For the Romanovs, the Livadia Palace played the role of a summer residence, forming the personal property of the Imperial house. After the restoration, the Royal family visited here only 4 times.
In the future, the Palace suffered the fate of all the iconic buildings of pre-revolutionary Russia. It was turned into the Sovnarkom 'office' of the Ministry of land and agriculture, and in 1918 it was plundered without hesitation by German troops who occupied the Ukrainian provinces and Crimea after the Soviet-German agreement on March 29, 1918.
Soviet history turned the Livadia Palace into a sanatorium for peasants. According to The decree 'On the use of Crimea for the treatment of workers', more than 150 mansions, estates and private dachas of the South Caucasus were nationalized. In the Livadia Palace, hundreds of peasants were recovering their health 'from the plough', who at first did not really understand where they were sent, were timid and secretly cracked the lard and black bread they had brought with them, sitting on gilded chairs in the Royal dining room.
Since 1931, the Livadia health resort began to receive a wider range of tourists, being transformed into a 'climate plant for workers'.
The square in front of the main entrance to the Livadia Palace is a silent witness to Grand historical events. Here in 1914,His Imperial Majesty welcomes the officers of the regiments stationed on the southern coast of the Crimea.
In February 1945, the leaders of the leading countries, Stalin, Roosevelt and Churchill, sat here for a photo session after discussing the post-war world order.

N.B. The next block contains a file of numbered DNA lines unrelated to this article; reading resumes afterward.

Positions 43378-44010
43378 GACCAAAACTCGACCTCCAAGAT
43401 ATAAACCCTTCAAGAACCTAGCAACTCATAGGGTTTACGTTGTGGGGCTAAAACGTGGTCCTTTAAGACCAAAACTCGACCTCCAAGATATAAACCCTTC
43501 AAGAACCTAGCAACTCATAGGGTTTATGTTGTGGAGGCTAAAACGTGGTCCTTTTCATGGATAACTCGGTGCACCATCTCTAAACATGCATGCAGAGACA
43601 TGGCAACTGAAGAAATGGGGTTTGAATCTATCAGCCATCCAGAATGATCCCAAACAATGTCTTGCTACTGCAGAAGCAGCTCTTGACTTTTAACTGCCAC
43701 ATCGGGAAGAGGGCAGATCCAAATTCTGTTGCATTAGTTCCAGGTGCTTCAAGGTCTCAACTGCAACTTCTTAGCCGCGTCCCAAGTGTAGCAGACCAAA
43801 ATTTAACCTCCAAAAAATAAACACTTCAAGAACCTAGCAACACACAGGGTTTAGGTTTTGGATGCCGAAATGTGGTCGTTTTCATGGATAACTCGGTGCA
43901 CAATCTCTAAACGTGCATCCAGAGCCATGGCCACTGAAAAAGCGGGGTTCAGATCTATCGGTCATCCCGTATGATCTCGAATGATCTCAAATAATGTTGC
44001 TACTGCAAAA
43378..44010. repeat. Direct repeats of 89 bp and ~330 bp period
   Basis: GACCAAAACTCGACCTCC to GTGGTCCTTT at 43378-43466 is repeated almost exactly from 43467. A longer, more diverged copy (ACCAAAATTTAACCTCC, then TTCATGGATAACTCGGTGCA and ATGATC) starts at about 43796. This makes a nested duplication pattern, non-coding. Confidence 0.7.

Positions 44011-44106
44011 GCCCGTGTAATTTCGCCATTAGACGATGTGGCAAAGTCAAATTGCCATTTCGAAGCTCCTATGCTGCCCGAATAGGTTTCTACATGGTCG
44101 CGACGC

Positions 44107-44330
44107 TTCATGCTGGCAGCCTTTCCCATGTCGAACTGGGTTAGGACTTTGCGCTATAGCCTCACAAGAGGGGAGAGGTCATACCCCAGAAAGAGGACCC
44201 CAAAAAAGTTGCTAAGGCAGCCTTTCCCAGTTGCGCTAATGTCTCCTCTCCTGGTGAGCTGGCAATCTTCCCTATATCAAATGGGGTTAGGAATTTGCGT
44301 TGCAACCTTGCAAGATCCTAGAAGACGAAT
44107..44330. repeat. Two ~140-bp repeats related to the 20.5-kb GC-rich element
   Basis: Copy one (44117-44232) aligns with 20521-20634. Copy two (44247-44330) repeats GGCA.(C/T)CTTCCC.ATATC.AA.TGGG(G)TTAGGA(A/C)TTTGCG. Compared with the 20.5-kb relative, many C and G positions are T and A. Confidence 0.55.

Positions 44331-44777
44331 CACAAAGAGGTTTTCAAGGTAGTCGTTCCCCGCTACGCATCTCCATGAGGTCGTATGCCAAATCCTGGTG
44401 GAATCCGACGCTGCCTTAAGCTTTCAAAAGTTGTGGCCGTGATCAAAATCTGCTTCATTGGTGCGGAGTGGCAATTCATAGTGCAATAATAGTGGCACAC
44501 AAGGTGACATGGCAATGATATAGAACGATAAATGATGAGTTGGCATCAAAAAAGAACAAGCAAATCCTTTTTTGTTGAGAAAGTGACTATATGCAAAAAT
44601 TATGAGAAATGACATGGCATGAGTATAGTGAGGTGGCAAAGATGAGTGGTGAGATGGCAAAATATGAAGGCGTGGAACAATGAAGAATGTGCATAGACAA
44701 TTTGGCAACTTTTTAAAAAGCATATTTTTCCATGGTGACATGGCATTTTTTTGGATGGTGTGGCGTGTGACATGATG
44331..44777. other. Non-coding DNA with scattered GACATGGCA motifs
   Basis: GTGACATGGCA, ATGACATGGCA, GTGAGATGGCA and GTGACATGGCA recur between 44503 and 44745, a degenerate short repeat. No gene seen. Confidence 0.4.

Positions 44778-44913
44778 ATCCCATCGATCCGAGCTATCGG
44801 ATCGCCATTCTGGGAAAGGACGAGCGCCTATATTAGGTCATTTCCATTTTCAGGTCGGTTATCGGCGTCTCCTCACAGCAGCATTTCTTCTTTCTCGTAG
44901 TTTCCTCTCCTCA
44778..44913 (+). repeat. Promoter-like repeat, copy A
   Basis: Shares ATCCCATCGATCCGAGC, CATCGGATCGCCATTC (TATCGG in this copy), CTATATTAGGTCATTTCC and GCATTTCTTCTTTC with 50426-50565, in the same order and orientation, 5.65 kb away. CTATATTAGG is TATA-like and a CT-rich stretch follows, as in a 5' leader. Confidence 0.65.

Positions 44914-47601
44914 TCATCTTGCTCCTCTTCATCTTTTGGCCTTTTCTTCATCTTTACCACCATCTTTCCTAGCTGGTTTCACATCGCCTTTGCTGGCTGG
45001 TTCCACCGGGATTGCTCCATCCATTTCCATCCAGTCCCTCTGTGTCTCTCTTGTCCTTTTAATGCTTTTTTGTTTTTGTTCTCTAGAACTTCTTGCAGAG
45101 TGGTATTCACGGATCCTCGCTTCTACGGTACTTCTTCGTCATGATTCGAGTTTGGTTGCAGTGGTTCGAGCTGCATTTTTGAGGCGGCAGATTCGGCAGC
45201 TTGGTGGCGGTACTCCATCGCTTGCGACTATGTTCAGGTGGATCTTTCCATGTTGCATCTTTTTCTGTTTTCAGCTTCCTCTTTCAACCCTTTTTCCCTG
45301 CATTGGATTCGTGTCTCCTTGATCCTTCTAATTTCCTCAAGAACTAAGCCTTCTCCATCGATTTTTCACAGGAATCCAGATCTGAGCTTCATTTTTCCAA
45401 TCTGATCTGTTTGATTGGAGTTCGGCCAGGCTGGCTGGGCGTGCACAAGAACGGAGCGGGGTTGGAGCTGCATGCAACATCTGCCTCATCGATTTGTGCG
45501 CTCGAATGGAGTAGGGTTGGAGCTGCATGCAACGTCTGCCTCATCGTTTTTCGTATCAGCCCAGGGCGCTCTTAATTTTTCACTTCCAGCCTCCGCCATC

In February 2020, to mark the 75th anniversary of the Yalta conference, the Crimean post office issued a commemorative stamp depicting the monument to the 'Big three' by Zurab Tsereteli. The official cancellation took place at the Russian foreign Ministry. The monument itself is installed on the territory of the sanatorium 'Livadia' near the Livadia Palace.
From 1953 to 1993, the Livadia Palace served as a sanatorium where the 'cream' of Soviet society rested. Today, the cultural monument is a Museum that is constantly open to visitors.
Thanks to the cinema, the Palace has become recognizable even by those who have never been to the Crimea. There were shooting such famous paintings as 'Anna Karenina' (1967), 'Othello' (1955), 'Dog in the manger' (1977), 'the return of the Resident'.
In the series 'architectural masterpieces of Russia' in 2015, the Bank of the Russian Federation issued a commemorative coin dedicated to the famous architect Nikolai Krasnov. His authorship belongs to the project of the Livadia Palace. The face value of the coin is 25 rubles, and the circulation is 1,500 copies.